How this Mum Saved Herself & Discovered the Magic of a Symphony of Breaths
On the topic of bringing up families, I’m not an expert. I do feel like I have had a lot of experience though: from being an older sister to two much younger siblings; then being that friend in the group of teens that would always be expected to behave like ‘the mum’; right up to now as an actual mother of three.
Not that any of that means much anyway. It’s not like anyone is an expert when it comes to parenting. There is such a myriad of experience that is so personal in all the minutiae of any family’s existence, one can never be an expert in any of it. There is only now. And then there is another now, and so on.
With a combination of so many people in a family, there is a sort of intimacy, — the web of interaction is intricate, ever-changing, and elusively complex. And that is only in the case that we are lucky enough to have any intimacy in our family in the first place. Either way though, it is complex because it involves so much time and so many different people at different points in their life’s journey.
Today, my teenaged boy went from getting results for his Year 9 exams to visiting family after school. I can’t tell you any more about him for now, he’s very private by nature and it’s not my story to tell.
My almost-six-year-old girl, however, is in a different place. She went to her after school dance class, got in the car and said, Mum, I’m hungry! Right now, she says with emphasis. At the same time, all that the two-year-old wanted was a cuddle with his big sister. All three want different things from me at different times throughout the day, and sometimes they all want different things at the same time. Shit gets cray-cray.
It all culminates in an after dinner play on the carpeted floor of our apartment, whilst calling relatives in England. They talked to us of their lives while we juggled nappy changes and dishwasher loading. And then it was bedtime.
The two-year-old and I sleep together in a room with a bunk that the 6-year-old sleeps on the top level of. He loves going to bed, mainly because he is breastfed and it is our little bit of mummy/son quality time. So he gets excited at bedtime.
Daddy changes him. He tells us he wants his ‘dappy’ changed. He complains as we put him in his pyjamas but then when he realises it is our time, our bedtime, he gets happy again and dives into bed, rolling around laughing. I lie down, I turn to him and we lie tummy to tummy whilst he feeds himself to sleep.
Mainstream culture tells us that I am ‘making a rod for my own back’, but I’ve got to say, my back feels just fine as I lie there with his soft breath on my chest and his belly touching mine as he feeds. He is the happiest of all my babies, and the only one I’ve done this with. It’s almost a radical act being a ‘western’ mum who sleeps openly and honestly with my toddler.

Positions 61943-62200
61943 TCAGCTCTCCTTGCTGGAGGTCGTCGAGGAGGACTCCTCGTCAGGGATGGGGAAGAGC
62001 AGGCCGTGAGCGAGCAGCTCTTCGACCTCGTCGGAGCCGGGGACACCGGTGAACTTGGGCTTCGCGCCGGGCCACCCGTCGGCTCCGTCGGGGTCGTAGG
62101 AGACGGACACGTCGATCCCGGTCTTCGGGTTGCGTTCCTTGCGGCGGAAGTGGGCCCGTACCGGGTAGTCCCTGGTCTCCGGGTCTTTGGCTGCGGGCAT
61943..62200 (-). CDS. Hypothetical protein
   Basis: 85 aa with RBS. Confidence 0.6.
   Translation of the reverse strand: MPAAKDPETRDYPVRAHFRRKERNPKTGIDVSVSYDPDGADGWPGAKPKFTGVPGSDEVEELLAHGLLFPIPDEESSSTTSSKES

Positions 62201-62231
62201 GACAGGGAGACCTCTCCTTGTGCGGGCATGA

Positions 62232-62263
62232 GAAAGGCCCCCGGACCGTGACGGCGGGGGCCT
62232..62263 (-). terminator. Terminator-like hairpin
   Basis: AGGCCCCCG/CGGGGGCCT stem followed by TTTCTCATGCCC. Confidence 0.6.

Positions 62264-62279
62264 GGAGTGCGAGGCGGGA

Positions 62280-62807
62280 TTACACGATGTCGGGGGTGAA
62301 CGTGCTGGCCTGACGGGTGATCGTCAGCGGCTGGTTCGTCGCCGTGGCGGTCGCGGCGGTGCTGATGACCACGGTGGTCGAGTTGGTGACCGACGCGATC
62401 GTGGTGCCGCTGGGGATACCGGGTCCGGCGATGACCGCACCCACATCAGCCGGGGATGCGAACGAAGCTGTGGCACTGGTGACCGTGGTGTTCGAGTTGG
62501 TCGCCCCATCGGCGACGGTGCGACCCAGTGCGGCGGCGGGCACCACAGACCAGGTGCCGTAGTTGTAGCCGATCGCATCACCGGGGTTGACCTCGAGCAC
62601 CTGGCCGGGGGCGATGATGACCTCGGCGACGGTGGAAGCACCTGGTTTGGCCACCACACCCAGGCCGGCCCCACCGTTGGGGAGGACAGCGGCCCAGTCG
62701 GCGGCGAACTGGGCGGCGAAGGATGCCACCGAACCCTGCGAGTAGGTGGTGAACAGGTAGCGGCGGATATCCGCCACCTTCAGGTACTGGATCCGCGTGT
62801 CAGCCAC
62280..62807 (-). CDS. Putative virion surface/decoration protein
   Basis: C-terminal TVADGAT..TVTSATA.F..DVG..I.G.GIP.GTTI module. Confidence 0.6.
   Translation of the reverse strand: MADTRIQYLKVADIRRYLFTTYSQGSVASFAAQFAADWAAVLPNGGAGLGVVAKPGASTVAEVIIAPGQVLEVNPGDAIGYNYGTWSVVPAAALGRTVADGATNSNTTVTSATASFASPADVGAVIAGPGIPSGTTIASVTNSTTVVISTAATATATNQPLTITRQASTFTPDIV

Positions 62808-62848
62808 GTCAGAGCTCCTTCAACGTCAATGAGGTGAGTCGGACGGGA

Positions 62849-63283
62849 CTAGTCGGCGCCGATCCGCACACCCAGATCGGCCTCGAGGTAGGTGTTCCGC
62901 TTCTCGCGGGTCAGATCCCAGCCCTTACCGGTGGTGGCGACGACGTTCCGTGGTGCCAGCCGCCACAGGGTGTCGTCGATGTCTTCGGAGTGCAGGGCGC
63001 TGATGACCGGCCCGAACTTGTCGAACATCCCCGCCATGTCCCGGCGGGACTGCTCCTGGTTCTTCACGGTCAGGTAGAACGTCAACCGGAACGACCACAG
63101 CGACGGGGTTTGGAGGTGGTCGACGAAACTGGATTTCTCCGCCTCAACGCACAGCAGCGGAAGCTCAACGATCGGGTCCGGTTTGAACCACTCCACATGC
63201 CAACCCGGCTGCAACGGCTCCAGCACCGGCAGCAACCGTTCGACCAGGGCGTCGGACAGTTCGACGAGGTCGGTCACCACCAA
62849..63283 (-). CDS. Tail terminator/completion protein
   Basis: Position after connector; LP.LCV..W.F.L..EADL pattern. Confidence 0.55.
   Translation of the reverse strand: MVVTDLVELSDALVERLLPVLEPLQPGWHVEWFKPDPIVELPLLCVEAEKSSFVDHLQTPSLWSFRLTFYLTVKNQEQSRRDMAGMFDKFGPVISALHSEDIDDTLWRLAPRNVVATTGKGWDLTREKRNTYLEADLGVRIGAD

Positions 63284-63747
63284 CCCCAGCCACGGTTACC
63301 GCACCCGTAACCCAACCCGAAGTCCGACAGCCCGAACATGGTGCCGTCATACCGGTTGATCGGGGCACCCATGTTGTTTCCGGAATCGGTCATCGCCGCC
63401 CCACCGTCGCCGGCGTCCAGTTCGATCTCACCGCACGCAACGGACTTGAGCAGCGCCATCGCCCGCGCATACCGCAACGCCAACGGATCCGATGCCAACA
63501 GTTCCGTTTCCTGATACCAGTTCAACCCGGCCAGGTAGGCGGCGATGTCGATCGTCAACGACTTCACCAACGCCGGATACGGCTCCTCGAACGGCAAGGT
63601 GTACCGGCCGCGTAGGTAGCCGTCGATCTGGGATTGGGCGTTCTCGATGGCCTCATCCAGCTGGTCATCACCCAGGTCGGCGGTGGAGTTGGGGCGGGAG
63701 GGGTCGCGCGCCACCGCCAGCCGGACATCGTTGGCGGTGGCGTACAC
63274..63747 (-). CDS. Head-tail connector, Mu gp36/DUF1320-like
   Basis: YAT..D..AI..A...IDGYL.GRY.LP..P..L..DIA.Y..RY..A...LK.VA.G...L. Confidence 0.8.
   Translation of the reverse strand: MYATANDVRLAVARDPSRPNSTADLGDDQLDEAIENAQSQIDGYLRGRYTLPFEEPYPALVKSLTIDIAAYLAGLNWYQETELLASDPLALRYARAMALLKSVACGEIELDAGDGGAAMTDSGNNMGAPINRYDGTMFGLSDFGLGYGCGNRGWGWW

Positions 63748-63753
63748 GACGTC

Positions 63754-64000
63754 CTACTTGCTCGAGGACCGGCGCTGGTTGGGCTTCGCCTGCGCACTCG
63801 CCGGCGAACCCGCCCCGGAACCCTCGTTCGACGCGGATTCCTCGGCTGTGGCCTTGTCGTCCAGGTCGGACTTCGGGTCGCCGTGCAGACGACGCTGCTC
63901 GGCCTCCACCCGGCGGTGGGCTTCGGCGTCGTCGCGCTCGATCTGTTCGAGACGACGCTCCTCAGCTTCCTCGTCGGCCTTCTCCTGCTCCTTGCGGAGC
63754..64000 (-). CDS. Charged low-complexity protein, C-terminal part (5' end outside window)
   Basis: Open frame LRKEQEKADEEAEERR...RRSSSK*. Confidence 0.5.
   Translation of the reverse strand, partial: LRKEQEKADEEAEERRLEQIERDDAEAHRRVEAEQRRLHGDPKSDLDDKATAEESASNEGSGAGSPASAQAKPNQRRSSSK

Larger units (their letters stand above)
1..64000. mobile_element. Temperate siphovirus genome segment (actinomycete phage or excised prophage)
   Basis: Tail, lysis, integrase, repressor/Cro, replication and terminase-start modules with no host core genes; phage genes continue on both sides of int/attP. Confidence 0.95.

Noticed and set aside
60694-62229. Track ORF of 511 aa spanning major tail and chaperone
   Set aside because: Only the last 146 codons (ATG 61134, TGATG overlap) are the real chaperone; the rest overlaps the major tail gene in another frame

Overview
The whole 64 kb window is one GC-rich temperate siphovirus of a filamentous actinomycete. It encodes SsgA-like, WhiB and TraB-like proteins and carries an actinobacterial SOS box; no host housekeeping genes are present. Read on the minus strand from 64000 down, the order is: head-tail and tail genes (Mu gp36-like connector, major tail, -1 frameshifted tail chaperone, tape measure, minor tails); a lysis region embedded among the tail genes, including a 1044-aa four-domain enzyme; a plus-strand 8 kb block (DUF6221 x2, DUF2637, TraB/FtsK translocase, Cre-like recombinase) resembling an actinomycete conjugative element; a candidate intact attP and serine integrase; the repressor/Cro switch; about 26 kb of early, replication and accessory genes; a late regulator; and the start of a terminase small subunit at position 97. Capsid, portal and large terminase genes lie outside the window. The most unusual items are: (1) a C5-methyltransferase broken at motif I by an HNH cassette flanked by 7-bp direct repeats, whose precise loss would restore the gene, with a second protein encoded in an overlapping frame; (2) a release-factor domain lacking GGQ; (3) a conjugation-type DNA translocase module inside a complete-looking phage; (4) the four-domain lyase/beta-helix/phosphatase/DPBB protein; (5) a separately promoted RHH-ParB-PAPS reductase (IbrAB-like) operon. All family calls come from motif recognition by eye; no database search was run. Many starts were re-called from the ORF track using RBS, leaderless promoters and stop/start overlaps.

I breastfeed him in public too. No reason not to. I don’t truly care if people think it’s odd and since arriving here in Australia I’ve not seen one other person breastfeeding their toddler in public. I have no idea why not. Most of the time it doesn’t even occur to me that it’s unusual. It’s just us doing our thing. People try not to look. I feel like saying “LOOK! It’s the most natural thing in the world!”.
As the toddler falls into a deep sleep I wriggle out of the bed into the main bedroom. In there, in our king-sized bed, lies my husband and my daughter. She isn’t quite asleep. I crawl in with them and cuddle her while she gets comfortable in my arms. Slowly she passes out. So does my husband. As I lie there with the weight of her head on my arm, and with a hand on my husband’s arm as well, I hear their breaths get into a rhythm. It is uneven but has a kind of music to it. It is a symphony of breaths. It sounds like the most beautiful thing in the world, like rain on a tin roof, like the ocean.
I feel sad that this is not a common experience, that too many people give it up because a book told them kids and babies shouldn’t sleep with their families but in separate rooms behind closed doors… as if we stop being parents when the sun goes down and become jail-keeps forcing our young ones into their cells of cots and bedrooms. Let them cry, they're just trying to get attention, we are told. Hell, I’ve been that mum. I don’t judge you for doing it. But think about it — where else in the world and when else in our history have we thought it right to do these things? Modern life is so weird sometimes.
Give me the symphony of breaths anytime.
If you are considering sharing a bed with your baby please read the facts first and note I am not a doctor, nor health professional, nor affiliated with any kind of official authority on the matter but a mum sharing her experience. We all can only do what works best for us with the help of the best information we have access to.
Alena Turley is a writer, educator, ethical social creative and personal branding coach. She is a mother of three based in Sydney, Australia, passionate about connecting people to their own authentic selves and to each other.
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